First Men in the Moon
Gold Key Comics! has the comics adaptation of the '60s Ray Harryhausen version of the HG Wells classic.
Mysta of the Moon and the Damp Light
Speaking of the Moon, we need to catch up with Sleestak's presentation of Mysta's adventures. In Part 12, Mysta's still trying to suppress the pursuit of knowledge that can be used for evil purposes. Up to now, I've been giving Mysta the benefit of the doubt concerning her ruthlessness in protecting forbidden areas of exploration, but this story makes me wonder. Rather than stop someone's splitting the atom - something that leads to a consequence I'm very familiar with as a child of the Cold War - this time Mysta's preventing a scientists' exploration of something called Damp Light.
Using a fictional science in the story instead of an actual one has a weird effect. My curiosity gets the better of me and I suddenly want to know more about what Damp Light does. In other words, I'm on the rogue scientist's side on this one. Or would be if he weren't so obviously evil. That he's also a murderer who's raised an equally vile daughter makes the story more exciting, but it's also sort of a moral cop out. It lets Mysta stay the good guy when in other circumstances, she might not be.
No one ever explains why Damp Light is forbidden. It has a nasty effect on a particular kind of insect egg, but my first thought was that that's more the eggs' fault than the light's. Sleestak has a much cooler explanation that also makes more sense of Mysta's objections to Damp Light. He suspects that it mutates insects into giant monsters and postulates that "someone somewhere has a use for giant rampaging bugs...probably the military-industrial complex or a group poised to take over human space."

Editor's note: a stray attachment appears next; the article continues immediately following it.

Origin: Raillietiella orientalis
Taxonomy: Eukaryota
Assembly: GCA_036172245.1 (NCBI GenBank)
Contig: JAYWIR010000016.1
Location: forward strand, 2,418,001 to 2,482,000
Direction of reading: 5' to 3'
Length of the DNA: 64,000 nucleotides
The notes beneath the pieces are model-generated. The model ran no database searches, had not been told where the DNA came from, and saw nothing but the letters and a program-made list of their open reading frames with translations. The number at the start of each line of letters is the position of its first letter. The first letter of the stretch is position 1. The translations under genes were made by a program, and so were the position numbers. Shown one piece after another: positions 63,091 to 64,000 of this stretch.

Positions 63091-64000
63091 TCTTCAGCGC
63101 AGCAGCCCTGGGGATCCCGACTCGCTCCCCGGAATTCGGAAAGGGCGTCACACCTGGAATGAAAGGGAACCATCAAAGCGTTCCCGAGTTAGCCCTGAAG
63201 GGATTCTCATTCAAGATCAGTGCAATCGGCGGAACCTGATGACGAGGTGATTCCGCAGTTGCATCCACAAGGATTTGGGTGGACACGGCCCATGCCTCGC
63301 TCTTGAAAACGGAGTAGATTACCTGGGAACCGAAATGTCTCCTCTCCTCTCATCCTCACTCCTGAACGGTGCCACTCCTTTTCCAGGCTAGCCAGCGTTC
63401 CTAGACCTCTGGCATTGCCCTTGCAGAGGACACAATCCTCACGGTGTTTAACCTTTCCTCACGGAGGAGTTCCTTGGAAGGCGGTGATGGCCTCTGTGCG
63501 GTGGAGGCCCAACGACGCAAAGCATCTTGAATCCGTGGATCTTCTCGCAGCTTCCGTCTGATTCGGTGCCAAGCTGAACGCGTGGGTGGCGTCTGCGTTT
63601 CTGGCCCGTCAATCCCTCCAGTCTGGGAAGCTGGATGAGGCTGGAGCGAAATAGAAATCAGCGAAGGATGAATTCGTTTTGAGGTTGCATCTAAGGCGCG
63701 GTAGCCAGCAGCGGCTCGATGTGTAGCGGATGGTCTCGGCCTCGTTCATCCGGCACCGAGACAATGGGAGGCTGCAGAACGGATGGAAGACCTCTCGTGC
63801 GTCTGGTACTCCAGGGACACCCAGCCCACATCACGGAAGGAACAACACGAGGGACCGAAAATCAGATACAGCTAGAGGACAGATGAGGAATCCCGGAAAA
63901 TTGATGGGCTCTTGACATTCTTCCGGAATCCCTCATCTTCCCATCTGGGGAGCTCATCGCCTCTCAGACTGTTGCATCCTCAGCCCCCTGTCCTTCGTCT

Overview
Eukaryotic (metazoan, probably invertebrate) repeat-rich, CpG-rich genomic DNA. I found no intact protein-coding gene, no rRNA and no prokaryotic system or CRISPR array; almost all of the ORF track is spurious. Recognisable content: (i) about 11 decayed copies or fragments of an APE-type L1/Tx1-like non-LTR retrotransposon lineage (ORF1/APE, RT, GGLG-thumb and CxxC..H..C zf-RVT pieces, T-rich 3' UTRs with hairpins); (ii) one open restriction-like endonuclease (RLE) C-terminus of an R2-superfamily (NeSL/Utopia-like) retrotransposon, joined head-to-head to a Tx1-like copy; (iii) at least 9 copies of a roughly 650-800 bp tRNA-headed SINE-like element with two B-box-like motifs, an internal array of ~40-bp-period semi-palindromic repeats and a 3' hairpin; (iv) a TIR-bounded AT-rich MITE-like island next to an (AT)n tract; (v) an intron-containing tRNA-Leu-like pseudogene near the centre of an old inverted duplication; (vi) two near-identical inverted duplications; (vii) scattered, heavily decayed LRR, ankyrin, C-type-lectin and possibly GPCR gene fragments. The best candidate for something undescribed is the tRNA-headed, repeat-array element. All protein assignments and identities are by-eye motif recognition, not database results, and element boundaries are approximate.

Sleestak also makes a couple of other fascinating observations in relation to Mysta's sidekick Bron. One I'll leave for my commentary of Part 13, but the other is that - even though Mysta learned he's not the real Bron in Part 11 - "she still refers to her assistant as Bron and not by his true name." Sleestak offers that she maintains the deception in order to protect her positive image in the public eye. I'm not so sure, because she also calls him Bron in private. There's something else going on here, though I'm still trying to figure out what it is. More on this in a minute.
We also learn in this story that Mysta can use her Thought Image form to take control of another person.I don't recall her doing that before, which makes me wonder if it's a recently developed use of her ability or something she's always been able to do, but we just haven't seen yet.
After the break: More Mysta and Adventures on Venus!
Mysta and the Swamp-Men of Venus
In Part 13, we learn that Mysta's not just the gatekeeper of humanity's existing knowledge. She's also conducting her own research, which has something to do with a rare element called platine. The adventure involves Mysta's fighting a vicious space pirate in a battle to acquire the valuable material from the cool-looking, Venusian swamp-men who hold the only supply.